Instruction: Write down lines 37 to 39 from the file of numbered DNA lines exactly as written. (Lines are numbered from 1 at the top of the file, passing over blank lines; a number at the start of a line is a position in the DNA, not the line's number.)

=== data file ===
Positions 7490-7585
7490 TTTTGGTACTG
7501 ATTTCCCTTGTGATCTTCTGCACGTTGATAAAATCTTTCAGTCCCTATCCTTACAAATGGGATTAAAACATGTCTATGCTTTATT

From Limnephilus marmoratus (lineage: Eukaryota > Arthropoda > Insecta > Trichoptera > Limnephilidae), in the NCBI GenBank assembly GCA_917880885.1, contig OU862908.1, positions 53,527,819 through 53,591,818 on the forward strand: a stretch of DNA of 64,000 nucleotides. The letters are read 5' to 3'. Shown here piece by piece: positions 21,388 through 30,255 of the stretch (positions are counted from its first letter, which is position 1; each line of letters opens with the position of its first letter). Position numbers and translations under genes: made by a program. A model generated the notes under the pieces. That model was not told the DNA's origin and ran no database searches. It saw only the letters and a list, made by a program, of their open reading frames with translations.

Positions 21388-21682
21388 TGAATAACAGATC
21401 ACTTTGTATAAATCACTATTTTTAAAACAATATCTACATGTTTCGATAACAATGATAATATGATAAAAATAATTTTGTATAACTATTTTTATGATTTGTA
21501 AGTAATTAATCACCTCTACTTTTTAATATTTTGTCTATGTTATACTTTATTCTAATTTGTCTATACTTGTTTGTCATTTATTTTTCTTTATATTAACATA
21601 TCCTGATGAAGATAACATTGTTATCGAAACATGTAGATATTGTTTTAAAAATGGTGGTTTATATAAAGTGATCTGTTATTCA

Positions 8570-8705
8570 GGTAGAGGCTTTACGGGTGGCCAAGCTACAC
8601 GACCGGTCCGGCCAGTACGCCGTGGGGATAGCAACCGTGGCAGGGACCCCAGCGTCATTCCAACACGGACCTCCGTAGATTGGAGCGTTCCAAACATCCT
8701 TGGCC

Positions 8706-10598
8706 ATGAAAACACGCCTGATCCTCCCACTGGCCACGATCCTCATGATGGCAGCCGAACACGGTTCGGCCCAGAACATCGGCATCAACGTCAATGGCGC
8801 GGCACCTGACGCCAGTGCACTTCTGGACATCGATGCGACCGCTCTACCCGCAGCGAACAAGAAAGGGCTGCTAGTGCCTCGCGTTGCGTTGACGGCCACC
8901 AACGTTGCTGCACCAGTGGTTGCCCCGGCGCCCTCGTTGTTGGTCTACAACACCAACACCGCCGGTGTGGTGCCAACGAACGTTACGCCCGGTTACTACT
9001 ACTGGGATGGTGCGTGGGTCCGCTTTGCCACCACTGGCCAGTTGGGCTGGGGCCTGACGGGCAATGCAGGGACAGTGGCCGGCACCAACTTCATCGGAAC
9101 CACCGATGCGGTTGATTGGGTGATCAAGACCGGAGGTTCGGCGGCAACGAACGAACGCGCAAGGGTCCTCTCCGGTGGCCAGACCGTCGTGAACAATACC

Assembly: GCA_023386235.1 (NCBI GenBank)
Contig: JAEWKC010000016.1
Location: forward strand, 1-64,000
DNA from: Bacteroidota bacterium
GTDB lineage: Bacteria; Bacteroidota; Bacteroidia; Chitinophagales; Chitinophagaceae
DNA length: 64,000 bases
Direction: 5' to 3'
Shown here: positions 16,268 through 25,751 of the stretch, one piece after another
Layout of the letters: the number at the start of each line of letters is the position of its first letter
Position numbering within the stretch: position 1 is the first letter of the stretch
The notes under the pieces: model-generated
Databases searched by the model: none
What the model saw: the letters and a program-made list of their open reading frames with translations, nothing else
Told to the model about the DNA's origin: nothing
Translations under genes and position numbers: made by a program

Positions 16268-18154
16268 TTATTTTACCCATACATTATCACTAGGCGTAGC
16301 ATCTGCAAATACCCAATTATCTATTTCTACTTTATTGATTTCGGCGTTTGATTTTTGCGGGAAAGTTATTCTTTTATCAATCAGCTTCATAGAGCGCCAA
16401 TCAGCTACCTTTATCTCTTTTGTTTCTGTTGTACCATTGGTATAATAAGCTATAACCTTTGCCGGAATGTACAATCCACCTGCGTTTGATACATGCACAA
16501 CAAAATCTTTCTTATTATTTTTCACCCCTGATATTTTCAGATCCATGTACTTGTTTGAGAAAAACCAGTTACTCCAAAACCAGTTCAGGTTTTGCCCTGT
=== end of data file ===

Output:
16301 ATCTGCAAATACCCAATTATCTATTTCTACTTTATTGATTTCGGCGTTTGATTTTTGCGGGAAAGTTATTCTTTTATCAATCAGCTTCATAGAGCGCCAA
16401 TCAGCTACCTTTATCTCTTTTGTTTCTGTTGTACCATTGGTATAATAAGCTATAACCTTTGCCGGAATGTACAATCCACCTGCGTTTGATACATGCACAA
16501 CAAAATCTTTCTTATTATTTTTCACCCCTGATATTTTCAGATCCATGTACTTGTTTGAGAAAAACCAGTTACTCCAAAACCAGTTCAGGTTTTGCCCTGT